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Rather nice to think of old biddies standing on the sideline, disapproving.i
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Sad to lose that particular great pleasure. And square dancing clubs are as much about socializing as the dancing. For me, blogging about things I can no longer do and places I can no longer go is a great pleasure. Not full compensation, of course. But something.
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A fine thing to have on one's bucket list. It's the sort of stuff one might actually do. And enjoy. And continue enjoying. Tahiti (on mine) seems less likely.
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Wow. That reminds me so much of the jitterbug -- but fancier. Lively and lovely.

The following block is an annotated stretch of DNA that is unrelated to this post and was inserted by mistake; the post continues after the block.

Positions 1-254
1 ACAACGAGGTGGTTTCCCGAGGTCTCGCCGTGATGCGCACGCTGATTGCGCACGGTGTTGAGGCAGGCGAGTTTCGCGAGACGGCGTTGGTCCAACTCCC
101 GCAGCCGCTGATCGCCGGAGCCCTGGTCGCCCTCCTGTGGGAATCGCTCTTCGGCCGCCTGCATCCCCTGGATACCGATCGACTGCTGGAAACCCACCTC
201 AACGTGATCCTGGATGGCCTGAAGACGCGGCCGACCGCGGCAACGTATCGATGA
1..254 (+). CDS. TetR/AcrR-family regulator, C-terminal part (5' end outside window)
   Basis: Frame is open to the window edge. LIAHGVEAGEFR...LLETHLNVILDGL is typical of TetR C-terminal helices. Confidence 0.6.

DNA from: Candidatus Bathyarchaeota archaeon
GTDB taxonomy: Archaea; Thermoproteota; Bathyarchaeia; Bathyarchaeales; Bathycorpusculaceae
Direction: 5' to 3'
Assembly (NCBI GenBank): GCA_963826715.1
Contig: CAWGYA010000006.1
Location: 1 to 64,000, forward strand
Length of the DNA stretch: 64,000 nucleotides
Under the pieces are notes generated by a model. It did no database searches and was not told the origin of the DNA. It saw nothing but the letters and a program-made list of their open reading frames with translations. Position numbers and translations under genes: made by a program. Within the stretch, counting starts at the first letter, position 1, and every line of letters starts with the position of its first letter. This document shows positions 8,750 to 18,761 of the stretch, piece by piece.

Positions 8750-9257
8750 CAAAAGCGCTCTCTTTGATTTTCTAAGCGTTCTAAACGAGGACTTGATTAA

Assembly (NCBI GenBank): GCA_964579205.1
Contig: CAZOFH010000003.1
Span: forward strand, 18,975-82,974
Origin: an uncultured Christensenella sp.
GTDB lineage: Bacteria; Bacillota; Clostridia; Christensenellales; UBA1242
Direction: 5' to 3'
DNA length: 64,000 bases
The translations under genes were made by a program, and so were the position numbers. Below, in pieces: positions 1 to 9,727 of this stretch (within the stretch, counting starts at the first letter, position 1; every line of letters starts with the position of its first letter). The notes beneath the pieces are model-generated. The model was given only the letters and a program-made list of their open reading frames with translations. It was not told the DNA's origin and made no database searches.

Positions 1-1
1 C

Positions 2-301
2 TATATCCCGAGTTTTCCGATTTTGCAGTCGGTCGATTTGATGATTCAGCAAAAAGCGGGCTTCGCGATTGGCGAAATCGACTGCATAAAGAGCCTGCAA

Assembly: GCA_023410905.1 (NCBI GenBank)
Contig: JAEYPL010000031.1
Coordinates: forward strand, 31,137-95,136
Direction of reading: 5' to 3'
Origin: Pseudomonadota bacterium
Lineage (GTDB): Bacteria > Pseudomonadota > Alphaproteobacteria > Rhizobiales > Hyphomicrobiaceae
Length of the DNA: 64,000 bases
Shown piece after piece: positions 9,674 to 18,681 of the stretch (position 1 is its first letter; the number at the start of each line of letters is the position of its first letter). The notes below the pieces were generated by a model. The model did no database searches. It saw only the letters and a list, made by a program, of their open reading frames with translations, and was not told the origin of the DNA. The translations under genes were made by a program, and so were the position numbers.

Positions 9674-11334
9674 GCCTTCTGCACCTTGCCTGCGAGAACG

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I will have to go find some videos of that. I haven't seen it that I remember and it sounds lovely. (Who knows. Maybe some writing friend will add a dance scene to one of their Scottish historicals.)
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Those TV programs are raising a whole generation of watchers who can now catch some of the fine points of the dancing arts. All kinds of dance. We are richer for the education.
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Dance madness in the Regency. What's not to like? One thing -- of many things -- I enjoy about the little bits of history we pick up while writing is the way these tie to the Now. I wonder how many people fell in love because they danced with somebody. (jo wanders off humming 'Blame it on the Bossa Nova')